Our client’s 1950s ranch is typical of many from this postwar genre: humble on the exterior, but possessing great potential and flexibility on the interior. The homeowners asked Feinmann to design a more efficient kosher kitchen and a dining room that would be cozy enough for nightly family dinners while also accommodating up to 14 people for dinner parties. The scope of work also included a new mudroom and small computer desk off the kitchen, as well as a new deck on the rear of the house.
The floor plan of the home was changed dramatically, but no square footage was added. The dynamic solution involved removing an existing wall separating the dining room and kitchen and flipping the two spaces, thus creating an open floor plan. The client’s property had a beautiful backyard and in order to bring this asset into focus in daily life, we created a dramatic arcade of windows running the length of this living room. Each room within the space was loosely defined and open, and the “edge” of each room was defined by the raised tray ceiling above, which provided a sense of enclosure.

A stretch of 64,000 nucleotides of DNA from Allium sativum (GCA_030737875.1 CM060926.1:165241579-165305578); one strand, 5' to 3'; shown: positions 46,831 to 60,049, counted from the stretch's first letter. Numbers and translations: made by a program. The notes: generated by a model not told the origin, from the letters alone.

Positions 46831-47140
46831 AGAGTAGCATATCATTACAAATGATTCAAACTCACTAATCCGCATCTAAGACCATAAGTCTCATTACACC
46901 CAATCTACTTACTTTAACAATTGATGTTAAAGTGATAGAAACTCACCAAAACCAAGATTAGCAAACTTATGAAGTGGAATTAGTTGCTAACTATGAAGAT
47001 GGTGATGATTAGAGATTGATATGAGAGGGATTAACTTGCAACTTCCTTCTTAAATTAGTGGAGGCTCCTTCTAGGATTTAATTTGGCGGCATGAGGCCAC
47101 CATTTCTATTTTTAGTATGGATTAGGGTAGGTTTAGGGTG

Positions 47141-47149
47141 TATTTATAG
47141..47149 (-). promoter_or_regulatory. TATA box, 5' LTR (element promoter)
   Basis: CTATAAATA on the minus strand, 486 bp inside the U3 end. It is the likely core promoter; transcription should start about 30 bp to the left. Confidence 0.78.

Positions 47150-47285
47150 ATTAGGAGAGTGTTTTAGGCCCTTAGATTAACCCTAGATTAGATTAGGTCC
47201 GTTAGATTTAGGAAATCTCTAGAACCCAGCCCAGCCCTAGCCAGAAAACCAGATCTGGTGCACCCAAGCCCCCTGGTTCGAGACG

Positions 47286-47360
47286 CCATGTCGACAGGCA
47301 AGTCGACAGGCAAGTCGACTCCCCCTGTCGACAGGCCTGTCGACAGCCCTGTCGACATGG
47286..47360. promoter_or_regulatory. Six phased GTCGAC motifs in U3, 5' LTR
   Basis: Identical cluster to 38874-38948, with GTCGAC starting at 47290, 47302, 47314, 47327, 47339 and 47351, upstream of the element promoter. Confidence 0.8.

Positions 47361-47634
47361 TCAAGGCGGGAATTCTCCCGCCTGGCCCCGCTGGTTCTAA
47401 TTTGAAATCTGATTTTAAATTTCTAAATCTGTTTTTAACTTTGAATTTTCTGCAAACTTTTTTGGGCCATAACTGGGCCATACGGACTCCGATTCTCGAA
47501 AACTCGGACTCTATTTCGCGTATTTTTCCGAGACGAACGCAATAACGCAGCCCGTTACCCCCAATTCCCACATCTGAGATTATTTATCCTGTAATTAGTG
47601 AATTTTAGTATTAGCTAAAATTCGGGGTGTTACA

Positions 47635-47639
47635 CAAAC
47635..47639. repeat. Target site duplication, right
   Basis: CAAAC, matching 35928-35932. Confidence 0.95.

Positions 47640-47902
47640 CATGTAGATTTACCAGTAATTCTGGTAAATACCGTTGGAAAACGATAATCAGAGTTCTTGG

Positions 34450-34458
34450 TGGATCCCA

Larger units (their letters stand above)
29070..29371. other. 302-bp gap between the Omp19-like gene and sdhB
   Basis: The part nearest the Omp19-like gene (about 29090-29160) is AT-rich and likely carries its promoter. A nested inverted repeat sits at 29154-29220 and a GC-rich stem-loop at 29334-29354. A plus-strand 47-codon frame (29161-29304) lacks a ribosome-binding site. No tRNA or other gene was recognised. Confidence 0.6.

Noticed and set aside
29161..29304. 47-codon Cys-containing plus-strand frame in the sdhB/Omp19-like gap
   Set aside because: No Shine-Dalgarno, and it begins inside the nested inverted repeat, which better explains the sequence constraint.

The kitchen is truly the heart of the home. Children can do homework at the kitchen bar or dining room table and still interact with the homeowners while they’re cooking. Maple cabinets with a honey finish and oak flooring add warmth to the kitchen and dining room. Highlights of blue add a personal touch and appear as accent tiles in the backsplash, iridescent blue flecks in the “Blues in the Night” granite, colorful blue pendants, and light blue cove ceilings.
From the very beginning of working with Feinmann, we knew we were in good hands. Their attention to detail was inspired: from the drawing up of the plans to the configuration of the tile, right down to the last finish nail. With Kert overseeing the plans and Marina and Chris overseeing the construction, we felt very taken care of and listened to.